Buddy Ball ends a successful season

Published 7:00 am Saturday, June 8, 2019

For the fourth year in a row, Buddy Ball provided opportunities for children and adults with special needs in Pearl River County to play baseball and softball games.

The program has grown each year, and P.Y.A.A. Baseball Vice President Corey Dorn said this was the biggest year yet.

“We had 80 to 85 players this year,” Dorn said. “If we keep growing, we may have to expand and add another night for games because right now we only have games on Friday evenings.”

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Dorn is just one of many volunteers who puts on the baseball and softball games for the athletes. This year’s list of volunteers included the PRC Blue Angels Dance team, Picayune Memorial High School band, and the local fire department along with many other community members.

Each volunteer in Buddy Ball is paired with an athlete, whom they help when at the plate batting, or out in the field throwing the ball.

“We had an increase in volunteers this year, and we couldn’t do Buddy Ball the way it is without the help of the Kiwanis Club of Picayune,” Dorn said.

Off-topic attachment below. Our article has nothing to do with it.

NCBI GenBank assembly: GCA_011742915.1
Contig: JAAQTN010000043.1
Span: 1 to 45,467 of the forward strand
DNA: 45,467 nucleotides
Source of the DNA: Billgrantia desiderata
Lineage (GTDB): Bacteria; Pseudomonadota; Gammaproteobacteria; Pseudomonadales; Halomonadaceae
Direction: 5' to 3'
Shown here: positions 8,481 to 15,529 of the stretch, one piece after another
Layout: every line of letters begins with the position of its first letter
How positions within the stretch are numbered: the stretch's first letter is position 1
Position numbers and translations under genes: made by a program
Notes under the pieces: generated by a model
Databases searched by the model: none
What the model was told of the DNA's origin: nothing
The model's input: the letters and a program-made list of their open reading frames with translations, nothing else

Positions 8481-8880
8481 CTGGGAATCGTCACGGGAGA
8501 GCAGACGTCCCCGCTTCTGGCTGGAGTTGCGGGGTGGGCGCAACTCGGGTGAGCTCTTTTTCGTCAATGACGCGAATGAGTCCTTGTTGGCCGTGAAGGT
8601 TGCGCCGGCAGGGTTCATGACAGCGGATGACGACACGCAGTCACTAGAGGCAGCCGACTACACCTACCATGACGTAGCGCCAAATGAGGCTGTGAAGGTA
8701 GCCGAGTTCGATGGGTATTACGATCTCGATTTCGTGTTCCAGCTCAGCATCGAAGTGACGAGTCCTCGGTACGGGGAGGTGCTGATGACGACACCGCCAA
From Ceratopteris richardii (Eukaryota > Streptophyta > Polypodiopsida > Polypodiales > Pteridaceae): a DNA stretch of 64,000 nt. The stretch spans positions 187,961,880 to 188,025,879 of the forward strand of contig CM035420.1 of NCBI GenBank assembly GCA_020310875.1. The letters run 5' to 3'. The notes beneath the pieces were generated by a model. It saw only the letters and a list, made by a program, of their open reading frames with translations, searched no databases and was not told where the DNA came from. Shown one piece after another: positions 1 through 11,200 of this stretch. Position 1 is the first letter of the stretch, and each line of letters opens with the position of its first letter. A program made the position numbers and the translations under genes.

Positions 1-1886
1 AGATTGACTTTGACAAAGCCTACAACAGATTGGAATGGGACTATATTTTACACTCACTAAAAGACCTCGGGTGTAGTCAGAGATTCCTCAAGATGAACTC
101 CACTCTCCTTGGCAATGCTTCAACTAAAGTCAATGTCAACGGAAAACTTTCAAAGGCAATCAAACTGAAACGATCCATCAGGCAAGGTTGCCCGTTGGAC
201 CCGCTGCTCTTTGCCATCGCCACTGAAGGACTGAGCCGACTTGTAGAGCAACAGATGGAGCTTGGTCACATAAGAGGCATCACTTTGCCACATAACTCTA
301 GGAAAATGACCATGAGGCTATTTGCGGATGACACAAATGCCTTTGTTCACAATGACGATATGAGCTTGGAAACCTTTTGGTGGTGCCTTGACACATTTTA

The community has embraced Buddy Ball from the beginning, and Dorn is hoping that acceptance and excitement for the program will help Buddy Ball reach new heights.

“It’s great. I think it’s really been an asset for the community,” Dorn said. “It’s wonderful to watch the athletes with their Buddy, and the friendships they form are really lifelong friendships.”

As the program grows larger and larger with each passing year, Dorn hopes the program can move to a facility that is more accessible to wheelchair-bound athletes. Fields currently used at Friendship Park can at times be muddy and wet, so relocation of the program to a designated field may be the next big step.

“Right now we play all the games at Friendship Park, but hopefully as time goes on we can get our own designated field made of turf, or some other material, that is more suitable for wheelchair-bound players.”

That isn’t the only kind of expansion on Dorn’s mind. Over the next couple years Dorn would like to see the program gain even more participants, and perhaps even start providing other sporting opportunities to children and adults with special needs. He listed basketball, soccer and football as possible future options.

Registration for the next iteration of Buddy Ball will open in the spring. Anyone interested in volunteering or participating in Buddy Ball can contact Corey Dorn or Trevor Adam by visiting pyaabaseball.net.